Speaking the LanguageFeatured, Food and Drink — By Matt Miles on August 4, 2010 at 2:00 pm
My wife and I were enjoying dinner at a small family gathering in Ohio when the conversation brought me back to one in Korea. We’ve only been back for just over a month, so it doesn’t take much for my mind to wander over the Pacific. This memory was different, as it brought a new insight that challenged my perception of language and wouldn’t let go.
Before dinner my wife and I visited with a conservative distant great aunt and uncle who wanted to chat with the missionaries. This ended with a lot of conservative bantering (them) and a lot of tongue biting (us) as I distracted myself with the thought that the uncle looked like Gene Hackman. We respectfully disagreed when he asserted “if you’re here, you should speak the language.” I don’t know much about Gene Hackman, but I can’t picture him saying that. We started to argue that the US doesn’t have an official language, but thankfully dinner was served, saving us from the heat of battle.
At the dinner table, the topic of Korean food was mentioned. According to Uncle Gene, a stateside Korean restaurant’s menu is too honest about its items. What Koreans call sundae (pronounced soon day) is simply identified as ”pig intestine.” Given the opportunity, I inserted my favorite joke. “If they called it ‘hot dog’ Americans would eat it.” The joke was well-received, which returned me to the time it wasn’t.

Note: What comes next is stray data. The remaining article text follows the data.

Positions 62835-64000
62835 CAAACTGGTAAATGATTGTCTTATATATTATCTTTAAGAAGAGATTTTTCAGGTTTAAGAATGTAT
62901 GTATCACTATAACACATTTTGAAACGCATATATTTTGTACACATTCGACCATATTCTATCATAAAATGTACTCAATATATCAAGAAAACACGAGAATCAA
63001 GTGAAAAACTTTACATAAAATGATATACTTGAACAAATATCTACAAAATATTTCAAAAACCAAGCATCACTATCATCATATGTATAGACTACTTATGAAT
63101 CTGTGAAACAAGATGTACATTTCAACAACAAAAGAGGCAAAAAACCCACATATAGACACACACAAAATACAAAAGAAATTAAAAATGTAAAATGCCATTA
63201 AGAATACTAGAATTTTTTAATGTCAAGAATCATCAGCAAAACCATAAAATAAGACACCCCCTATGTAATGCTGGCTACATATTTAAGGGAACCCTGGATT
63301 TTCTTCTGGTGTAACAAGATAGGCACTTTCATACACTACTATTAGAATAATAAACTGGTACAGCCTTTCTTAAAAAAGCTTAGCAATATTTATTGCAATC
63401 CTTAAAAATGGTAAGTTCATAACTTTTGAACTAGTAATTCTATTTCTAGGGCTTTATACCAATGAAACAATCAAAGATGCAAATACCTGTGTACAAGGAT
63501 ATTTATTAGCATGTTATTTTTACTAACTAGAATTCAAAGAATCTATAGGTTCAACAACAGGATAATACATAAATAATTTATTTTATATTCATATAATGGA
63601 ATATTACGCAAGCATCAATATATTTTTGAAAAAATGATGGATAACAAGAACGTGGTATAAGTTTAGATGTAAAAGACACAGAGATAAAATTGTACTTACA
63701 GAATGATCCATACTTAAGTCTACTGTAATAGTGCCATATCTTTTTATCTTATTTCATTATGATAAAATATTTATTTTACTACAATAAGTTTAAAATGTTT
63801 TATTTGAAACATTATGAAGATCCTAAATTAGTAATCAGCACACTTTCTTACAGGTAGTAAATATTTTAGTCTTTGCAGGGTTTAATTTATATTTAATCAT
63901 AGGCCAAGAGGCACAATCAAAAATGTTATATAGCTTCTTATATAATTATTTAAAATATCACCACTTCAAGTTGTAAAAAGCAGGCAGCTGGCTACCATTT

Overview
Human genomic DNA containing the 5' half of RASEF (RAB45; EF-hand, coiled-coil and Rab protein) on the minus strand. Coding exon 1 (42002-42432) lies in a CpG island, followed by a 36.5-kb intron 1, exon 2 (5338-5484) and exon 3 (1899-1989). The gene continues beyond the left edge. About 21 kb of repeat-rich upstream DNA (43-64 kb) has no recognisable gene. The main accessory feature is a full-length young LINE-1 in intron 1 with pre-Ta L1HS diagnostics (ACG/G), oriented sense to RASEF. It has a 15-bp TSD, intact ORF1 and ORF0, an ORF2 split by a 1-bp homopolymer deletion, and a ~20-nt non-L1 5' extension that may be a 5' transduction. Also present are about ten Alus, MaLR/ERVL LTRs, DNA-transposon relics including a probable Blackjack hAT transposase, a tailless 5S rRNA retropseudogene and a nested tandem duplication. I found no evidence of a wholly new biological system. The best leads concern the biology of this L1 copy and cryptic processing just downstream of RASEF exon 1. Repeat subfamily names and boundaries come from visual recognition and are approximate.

The first time I told it was to a Korean friend who had just finished explaining how most Westerners don’t like sundae. Koreans helpfully tell Western friends what sundae is before the latter have the opportunity to partake. I figured she didn’t find my joke funny because she didn’t understand the role of ignorance in the American diet. At the dinner table, surrounded by Westerners, I started to wonder if there was more to the blunt culinary honesty. Food, like culture, becomes important to people, and the honesty sends a challenge or asks a question in the form of a message we often miss. “This is part of me. What do you think?” Something about knowledge does that.
My first boss and fellow teacher in Korea was an American who hated the food but loved the country’s history. He knew next to no Korean, but many Koreans in our neighborhood knew and respected him. For them, he knew enough.
My travels through Asia revealed an endless interest in American culture–restaurants, movies and music, to name a few. I have yet to visit a country where this is not the case. Many of these people wind up visiting or living in the US at some point. The result of this popularity shows many people arrive knowing more about American culture than it does about them.
Uncle Gene may have a point after all–we are all Americans, and we should speak the language. And many of these new Americans may struggle with grammar and pronunciation, but they are already speaking the language better than we are.